Review: Martial-arts filmmaking master bends light and arrows to his will
With a nod to Tsai Ming-liang, welcome back, “Dragon Inn.”
The great Chinese filmmaker King Hu’s 1967 masterpiece of expressive, physical martial-arts storytelling has been given a beautiful 4K digital restoration by the Chinese Taipei Film Archive, and it couldn’t arrive at a better time as an artisanal contrast to today’s computer-generated, chaos-driven superhero cinema. To revisit (or introduce oneself to) this seminal, revered work — an influence on countless wuxia movies since, including Ang Lee’s “Crouching Tiger, Hidden Dragon” and Zhang Yimou’s “House of Flying Daggers,” and Quentin Tarantino’s “Kill Bill” (even “The Hateful Eight”) — is to pay homage to a timeless art made thrillingly modern. Second Wave Taiwanese director Tsai’s 2004 elegiac ode to moviegoing, “Goodbye, Dragon Inn,” took place at a Taipei theater showing Hu’s movie on its last day.
After years of working for the Hong Kong film industry’s dominant Shaw Brothers, where he made his first wuxia film, “Come Drink With Me,” Hu broke away in the mid-1960s to finesse (and independently finance) his own movies. Foregoing the melodrama and trick visuals that often categorized the chivalric sorcery of the genre, he devised a uniquely pulsing blend of magnetic stoicism, Chinese Opera choreography and innovative fight sequence editing. “Dragon Inn” signaled a new technical virtuosity, and in showcasing a skilled, courageous female swordfighter — as “Come Drink With Me” did — a bracing gender inclusivity.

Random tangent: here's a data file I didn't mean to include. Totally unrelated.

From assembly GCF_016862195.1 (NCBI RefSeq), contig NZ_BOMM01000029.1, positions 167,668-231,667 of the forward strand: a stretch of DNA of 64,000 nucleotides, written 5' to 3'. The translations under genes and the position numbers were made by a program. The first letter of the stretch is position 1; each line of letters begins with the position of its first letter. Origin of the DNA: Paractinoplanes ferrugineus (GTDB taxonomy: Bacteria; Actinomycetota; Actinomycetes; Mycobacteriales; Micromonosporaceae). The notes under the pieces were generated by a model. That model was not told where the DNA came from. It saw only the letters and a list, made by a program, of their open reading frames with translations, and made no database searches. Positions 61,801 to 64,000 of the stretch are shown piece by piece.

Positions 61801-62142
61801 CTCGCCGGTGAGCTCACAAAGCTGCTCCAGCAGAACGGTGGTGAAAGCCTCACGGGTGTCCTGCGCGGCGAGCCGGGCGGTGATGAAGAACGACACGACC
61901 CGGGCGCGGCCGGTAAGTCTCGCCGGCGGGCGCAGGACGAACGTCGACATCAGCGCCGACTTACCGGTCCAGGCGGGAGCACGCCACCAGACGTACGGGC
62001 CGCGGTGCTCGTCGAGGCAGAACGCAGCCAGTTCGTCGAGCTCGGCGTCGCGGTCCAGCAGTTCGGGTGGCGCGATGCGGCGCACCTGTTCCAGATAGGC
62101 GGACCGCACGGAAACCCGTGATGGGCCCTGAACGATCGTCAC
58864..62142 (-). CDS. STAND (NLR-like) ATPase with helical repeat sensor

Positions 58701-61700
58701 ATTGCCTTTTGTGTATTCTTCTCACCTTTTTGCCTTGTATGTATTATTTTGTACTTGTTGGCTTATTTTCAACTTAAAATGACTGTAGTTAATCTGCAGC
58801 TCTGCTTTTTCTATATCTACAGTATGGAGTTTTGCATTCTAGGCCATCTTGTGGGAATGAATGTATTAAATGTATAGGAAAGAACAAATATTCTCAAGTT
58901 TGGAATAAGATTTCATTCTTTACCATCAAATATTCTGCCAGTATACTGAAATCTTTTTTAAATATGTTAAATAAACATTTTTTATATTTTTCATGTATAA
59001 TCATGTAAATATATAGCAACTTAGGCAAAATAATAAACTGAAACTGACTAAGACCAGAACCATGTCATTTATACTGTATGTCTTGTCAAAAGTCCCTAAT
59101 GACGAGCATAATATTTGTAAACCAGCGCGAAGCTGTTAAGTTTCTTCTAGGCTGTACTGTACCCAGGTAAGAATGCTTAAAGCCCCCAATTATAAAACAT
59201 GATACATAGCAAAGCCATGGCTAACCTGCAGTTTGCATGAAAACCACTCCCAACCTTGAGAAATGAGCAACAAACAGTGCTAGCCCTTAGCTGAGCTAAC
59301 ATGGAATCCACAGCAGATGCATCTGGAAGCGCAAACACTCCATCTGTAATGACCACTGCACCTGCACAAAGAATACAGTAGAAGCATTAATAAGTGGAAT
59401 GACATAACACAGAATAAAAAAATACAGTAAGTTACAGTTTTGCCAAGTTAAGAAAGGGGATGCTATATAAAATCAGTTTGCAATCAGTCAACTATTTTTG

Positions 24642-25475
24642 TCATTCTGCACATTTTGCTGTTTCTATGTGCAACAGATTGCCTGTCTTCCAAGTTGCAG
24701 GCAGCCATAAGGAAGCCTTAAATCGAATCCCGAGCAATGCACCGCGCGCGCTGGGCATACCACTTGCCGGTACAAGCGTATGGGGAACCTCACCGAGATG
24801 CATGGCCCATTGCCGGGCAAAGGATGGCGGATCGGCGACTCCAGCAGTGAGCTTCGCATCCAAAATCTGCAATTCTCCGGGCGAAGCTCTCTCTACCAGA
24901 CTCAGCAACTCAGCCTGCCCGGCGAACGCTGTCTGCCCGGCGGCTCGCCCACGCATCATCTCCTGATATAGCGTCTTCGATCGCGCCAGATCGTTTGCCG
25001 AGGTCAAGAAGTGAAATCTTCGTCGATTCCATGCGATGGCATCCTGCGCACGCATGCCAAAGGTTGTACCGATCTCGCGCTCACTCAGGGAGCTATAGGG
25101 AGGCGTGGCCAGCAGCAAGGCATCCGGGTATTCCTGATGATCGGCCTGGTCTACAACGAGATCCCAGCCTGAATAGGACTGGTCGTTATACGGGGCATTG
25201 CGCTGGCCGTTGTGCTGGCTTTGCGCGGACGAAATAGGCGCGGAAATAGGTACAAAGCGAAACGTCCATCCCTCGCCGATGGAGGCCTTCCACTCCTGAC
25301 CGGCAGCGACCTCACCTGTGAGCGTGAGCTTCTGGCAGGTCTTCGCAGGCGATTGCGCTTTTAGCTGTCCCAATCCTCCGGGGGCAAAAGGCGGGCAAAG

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The story, set during the Ming Dynasty, is showdown gold. A ruthlessly powerful court eunuch named Cao (a memorable Bai Ying, blond and red-faced) has one of the emperor’s key ministers framed and executed, after which he sends a secret military group to track down and kill the man’s children. The path leads to the titular tavern, an isolated, rock-strewn outpost where Cao’s murderous brigade fatefully converges with the movie’s heroic trio, a nomadic swordsman named Xiao (the slyly smiling Shih Jun) hired to protect the hunted children, and a pair of secretive, combat-gifted siblings, one of whom (an electric Shang Kuan Ling-Feng) is passing herself off as male.
The domino-tipping scenes in the tavern are expertly coiled and funny as the various factions suss each other out over tense meals, stealth communication, and lethal maneuvers. (Arrow-catching!) Once the conflict is out in the open, though, and the fight migrates from the confined inn to beautiful tree-lined mountain passes, Hu goes to town squaring off his warriors — mythically set against the blue sky — and it’s both meditative and miraculous. Even the fluttering of wardrobes perfectly complements the tautly percussive music.
Hu directs his fight sequences with a showman’s flair but also a pickpocket’s sleight of hand. He puts you inside the action. First you’re stirred by the face-off between such vividly realized archetypes, then dazzled by the dynamic framing and the performers’ weapon-wielding proficiency. But you’ll barely perceive the flash of quick-cut inserts that result in a swordfighter puzzling at his sliced robe or bloodied skin. As critic David Bordwell realized in dutifully studying Hu’s editing technique, the eccentric notion is that Hu’s combatants are too fast even for the camera. It’s a beautifully disorienting effect — how did that
contact happen? — and one brought to even more glorious fruition in his follow-up feature, “A Touch of Zen,” in 1971.
A director in command of everything from the watchful eyes of his actors, to the beauty of a misty morning light, to the heart-stopping vectors of arrows and swords bursting across a widescreen frame, Hu creates cinema that’s the definition of kineticism. “Dragon Inn,” a wuxia mold-breaker to treasure, is truly soaring pulp, and its return is a treat for moviegoers.
In Mandarin with English subtitles
Running time: 1 hour, 51 minutes
Playing: Landmark NuArt, West Los Angeles
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